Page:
Managing Migraine Headaches

Migraine All kinds of Headache can literally bring your existence to a halt. Anybody who has ever experienced the pain triggered by a migraine will completely realize this statement.

Often involving only one side of the head, these All kinds of Headache could be extremely debilitating for the sufferer. They are able to make you nauseous, as well as be painful to the point that you simply vomit. Episodes can last from 12 to 72 hours, with small or no relief.

Many individuals experience an aura at the onset of a migraine. ” Lightning flashes” observed within the corner of the eye, dizziness, blurred or double vision, and nausea are a couple of from the classic tell-tale signs that a migraine is about to happen.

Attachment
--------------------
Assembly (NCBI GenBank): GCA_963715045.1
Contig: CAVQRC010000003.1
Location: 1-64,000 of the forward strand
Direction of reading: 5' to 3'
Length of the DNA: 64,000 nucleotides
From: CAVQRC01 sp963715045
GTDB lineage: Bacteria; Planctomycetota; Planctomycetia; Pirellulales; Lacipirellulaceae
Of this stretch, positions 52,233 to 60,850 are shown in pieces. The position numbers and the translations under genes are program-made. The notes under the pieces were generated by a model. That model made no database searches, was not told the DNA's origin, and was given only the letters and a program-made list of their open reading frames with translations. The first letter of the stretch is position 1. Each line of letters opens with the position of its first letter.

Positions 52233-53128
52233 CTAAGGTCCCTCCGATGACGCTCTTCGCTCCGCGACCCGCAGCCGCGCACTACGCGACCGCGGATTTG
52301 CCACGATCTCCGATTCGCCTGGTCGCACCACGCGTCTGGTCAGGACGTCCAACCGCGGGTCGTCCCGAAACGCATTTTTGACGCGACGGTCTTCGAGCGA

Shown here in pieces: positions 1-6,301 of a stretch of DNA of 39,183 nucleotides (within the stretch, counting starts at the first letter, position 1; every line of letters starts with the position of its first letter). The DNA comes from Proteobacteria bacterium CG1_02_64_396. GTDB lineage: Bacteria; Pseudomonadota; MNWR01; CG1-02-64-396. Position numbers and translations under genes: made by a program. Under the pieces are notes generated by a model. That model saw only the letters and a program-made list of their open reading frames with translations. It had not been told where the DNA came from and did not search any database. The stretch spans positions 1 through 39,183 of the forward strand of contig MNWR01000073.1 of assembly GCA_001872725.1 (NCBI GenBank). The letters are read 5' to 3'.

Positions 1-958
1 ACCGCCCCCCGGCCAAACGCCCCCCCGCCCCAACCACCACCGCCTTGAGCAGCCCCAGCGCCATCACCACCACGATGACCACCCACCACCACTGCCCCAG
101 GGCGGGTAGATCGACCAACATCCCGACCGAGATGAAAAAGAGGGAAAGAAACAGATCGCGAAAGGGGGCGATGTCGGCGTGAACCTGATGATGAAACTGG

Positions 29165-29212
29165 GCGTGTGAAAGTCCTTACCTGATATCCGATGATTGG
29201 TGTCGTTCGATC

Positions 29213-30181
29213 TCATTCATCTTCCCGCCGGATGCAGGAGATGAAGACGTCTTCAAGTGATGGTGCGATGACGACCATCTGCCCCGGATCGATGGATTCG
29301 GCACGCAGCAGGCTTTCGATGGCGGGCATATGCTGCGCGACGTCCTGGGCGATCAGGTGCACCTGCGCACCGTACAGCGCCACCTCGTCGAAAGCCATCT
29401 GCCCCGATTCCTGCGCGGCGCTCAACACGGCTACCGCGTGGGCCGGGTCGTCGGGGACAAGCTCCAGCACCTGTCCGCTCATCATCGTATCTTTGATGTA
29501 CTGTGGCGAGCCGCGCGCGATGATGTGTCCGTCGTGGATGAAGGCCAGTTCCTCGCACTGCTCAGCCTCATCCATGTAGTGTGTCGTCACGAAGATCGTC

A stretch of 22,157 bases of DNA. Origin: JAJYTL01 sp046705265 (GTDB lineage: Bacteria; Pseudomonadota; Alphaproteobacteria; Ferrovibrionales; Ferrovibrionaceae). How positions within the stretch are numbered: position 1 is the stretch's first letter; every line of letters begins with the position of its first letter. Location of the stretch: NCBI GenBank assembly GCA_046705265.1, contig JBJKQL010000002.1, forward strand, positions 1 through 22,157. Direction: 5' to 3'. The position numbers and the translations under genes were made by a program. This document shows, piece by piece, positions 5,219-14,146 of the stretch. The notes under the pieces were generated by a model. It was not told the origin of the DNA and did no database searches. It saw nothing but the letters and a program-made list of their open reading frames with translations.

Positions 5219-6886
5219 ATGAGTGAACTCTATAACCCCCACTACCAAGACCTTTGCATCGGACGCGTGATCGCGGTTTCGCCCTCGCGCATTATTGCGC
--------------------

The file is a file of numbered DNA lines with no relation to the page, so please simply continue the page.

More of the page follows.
The pain is extreme, and a single will become ultra sensitive to sights and sounds. Light of any sort is excruciating. Individuals will usually need to lie down in a darkened, quiet room although they wait for that headache to subside.

Many women begin to encounter migraines because they go via menopause. They may have never had a migraine in their life, but discover that they are regular during this time. There’s no known reason why this would begin to occur only at this time of life. Frequently times the trigger is tension related, but might be brought on by particular points that a single eats. Physical illness might be an additional trigger, but no one knows for particular.

Medications are available to avoid migraine All kinds of Headache, or to relieve symptoms after the onset. Numerous individuals end up within the emergency room of the hospital considering that they are getting a stroke if the migraine is severe sufficient.